Cathie Wood’s Ether ETF Pullback Is Likely Due to Fee War

Cathie Wood’s Ark was the first company to seek permission to create a spot ether exchange-traded fund (ETF) in September, a pioneer who blazed the trail before a wave of other high-profile applicants.

And then, within the past week, it bowed out without explaining why.

Chalk it up to the intense battle to lure customers with low fees for crypto ETFs, according to experts.

During a fireside chat at CoinDesk’s Consensus conference in Austin, Texas, last week, Wood said ARK’s spot bitcoin ETF, launched earlier this year, wasn’t making the firm any money because it charges investors such a low fee: 0.21%. While that’s comparable to what other bitcoin ETF issuers charge, it’s significantly lower than what non-crypto ETFs typically charge.

“Perhaps this is a simple business decision,” said Nate Geraci, president of the ETF Store. “If Ark 21Shares Bitcoin ETF (ARKB) can eclipse $3.5 billion in less than five months and Ark can’t make any money, that’s obviously an issue.”

ETF issuers charge investors a fee to compensate for managing the fund. Many investors seek to minimize that fee since it cuts into returns.

In the race to launch a spot bitcoin ETF, Grayscale set its fee significantly higher than its competitors, at 1.5%, which appears to be one of the main reasons why investors have pulled billions of dollars out of the fund and the fund lost its early lead, in terms of assets, to BlackRock.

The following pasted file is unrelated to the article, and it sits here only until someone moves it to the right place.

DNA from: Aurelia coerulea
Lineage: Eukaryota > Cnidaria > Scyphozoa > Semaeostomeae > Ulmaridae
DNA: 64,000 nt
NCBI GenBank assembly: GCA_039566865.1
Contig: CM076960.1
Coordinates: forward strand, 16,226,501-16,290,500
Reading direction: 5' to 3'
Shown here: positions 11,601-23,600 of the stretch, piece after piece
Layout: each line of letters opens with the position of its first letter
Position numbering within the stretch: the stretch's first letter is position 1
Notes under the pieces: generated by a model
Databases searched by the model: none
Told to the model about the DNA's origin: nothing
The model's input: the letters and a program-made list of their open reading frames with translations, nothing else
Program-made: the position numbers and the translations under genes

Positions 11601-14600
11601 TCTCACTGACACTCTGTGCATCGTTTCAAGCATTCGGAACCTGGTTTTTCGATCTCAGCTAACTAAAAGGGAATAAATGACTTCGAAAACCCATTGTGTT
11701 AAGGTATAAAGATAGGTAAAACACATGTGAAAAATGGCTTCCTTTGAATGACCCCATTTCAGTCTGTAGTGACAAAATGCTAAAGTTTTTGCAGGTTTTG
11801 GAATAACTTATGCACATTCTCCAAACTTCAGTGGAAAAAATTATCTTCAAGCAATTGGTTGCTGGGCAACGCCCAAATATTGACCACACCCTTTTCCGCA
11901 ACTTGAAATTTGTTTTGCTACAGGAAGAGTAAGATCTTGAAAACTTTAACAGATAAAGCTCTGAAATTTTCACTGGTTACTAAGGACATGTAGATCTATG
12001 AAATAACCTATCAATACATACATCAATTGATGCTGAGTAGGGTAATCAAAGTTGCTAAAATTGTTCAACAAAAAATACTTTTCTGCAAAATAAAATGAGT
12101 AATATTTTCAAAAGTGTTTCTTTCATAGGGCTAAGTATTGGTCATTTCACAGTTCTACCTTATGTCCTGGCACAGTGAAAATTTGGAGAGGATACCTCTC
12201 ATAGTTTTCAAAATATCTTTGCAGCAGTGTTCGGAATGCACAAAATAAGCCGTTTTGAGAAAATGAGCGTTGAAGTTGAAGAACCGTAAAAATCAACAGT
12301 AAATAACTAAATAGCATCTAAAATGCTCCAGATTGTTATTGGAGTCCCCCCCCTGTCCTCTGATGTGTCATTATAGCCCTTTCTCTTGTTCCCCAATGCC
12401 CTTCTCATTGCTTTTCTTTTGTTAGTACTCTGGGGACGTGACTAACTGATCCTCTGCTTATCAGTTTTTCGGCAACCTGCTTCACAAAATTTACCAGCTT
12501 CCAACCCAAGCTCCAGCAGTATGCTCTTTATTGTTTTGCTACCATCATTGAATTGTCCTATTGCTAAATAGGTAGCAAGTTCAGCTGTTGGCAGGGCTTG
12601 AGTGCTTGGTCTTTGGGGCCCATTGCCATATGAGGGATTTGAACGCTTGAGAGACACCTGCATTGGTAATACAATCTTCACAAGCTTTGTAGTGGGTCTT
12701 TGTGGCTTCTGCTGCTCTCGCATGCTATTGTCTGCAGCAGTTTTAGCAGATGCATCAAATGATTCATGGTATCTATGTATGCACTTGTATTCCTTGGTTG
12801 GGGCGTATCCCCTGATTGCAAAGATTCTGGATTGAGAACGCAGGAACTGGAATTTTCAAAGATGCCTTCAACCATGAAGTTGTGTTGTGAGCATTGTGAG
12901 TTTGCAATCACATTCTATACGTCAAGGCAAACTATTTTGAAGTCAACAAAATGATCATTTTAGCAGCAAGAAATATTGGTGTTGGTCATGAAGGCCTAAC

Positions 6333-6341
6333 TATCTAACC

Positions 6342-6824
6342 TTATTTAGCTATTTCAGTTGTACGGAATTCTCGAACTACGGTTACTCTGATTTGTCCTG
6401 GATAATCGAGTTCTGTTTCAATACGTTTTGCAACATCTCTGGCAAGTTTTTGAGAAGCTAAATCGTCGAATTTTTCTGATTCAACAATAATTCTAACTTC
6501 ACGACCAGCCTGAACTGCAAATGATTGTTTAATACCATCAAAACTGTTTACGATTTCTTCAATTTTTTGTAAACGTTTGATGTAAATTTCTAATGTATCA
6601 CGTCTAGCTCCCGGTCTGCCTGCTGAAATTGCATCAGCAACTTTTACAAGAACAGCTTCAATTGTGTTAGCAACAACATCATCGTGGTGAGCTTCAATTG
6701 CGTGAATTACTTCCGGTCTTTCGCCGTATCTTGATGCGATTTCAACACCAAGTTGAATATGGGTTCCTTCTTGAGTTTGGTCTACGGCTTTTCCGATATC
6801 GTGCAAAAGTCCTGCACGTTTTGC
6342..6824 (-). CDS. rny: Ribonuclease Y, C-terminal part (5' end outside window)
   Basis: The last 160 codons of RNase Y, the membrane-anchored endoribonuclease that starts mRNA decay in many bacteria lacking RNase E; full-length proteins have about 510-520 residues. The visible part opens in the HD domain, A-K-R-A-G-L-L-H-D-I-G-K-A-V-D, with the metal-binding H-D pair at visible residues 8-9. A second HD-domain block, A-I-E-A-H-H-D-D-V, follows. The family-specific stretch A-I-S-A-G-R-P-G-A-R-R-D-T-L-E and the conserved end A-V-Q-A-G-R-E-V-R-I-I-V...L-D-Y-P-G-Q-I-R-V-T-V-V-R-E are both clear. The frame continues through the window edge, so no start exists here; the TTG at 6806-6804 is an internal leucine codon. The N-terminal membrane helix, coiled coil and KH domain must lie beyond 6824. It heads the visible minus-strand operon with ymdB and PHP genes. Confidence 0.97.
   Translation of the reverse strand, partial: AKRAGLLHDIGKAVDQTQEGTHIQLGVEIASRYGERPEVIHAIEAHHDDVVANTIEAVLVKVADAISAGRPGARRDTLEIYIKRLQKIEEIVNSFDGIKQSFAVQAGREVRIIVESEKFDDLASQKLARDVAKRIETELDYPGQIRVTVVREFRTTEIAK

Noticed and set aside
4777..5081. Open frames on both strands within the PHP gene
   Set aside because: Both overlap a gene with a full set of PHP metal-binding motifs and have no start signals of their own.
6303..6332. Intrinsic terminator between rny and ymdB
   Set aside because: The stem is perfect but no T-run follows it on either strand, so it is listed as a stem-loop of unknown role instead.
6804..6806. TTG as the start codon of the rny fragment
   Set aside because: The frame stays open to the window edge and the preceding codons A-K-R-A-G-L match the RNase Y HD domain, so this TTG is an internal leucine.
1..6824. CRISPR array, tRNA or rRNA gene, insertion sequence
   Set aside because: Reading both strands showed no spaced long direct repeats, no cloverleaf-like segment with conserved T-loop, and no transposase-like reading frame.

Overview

“I don’t think anyone truly expected the fee war to get that aggressive before we even saw launches,” said James Seyffart, ETF analyst at Bloomberg Intelligence.

Seyffart also believes that Ark made the decision based on the low fees. “It’s possible that the partnership made a ton of sense, particularly with the demand for bitcoin ETFs,” he said. “But after the fees got so low right off the bat, there might simply not have been enough money from fees to go around for both firms, particularly on an Ethereum ETF if they are expecting less demand versus bitcoin ETFs.”

Only one wannabe issuer, Franklin Templeton, has revealed the fee for its fund so far, which it set at 0.19% according to a filing, the same amount it charges for the Franklin Bitcoin ETF.

Despite the low fee structure of the ETFs, Ark’s departure from the race came as a shock, given the asset manager’s strong footing in the industry and its offering of multiple other ether-related funds.

“This is a surprising move from my perspective,” said Geraci. “From a longer-term branding perspective, I’m surprised Ark wouldn’t find value in being involved in the spot ether ETF category. Ark has been much more forward-thinking around crypto than many of their competitors, so it’s odd to see them sit this one out.”

A representative for Ark Invest could not be reached for comment.

Edited by Aoyon Ashraf and Nick Baker.


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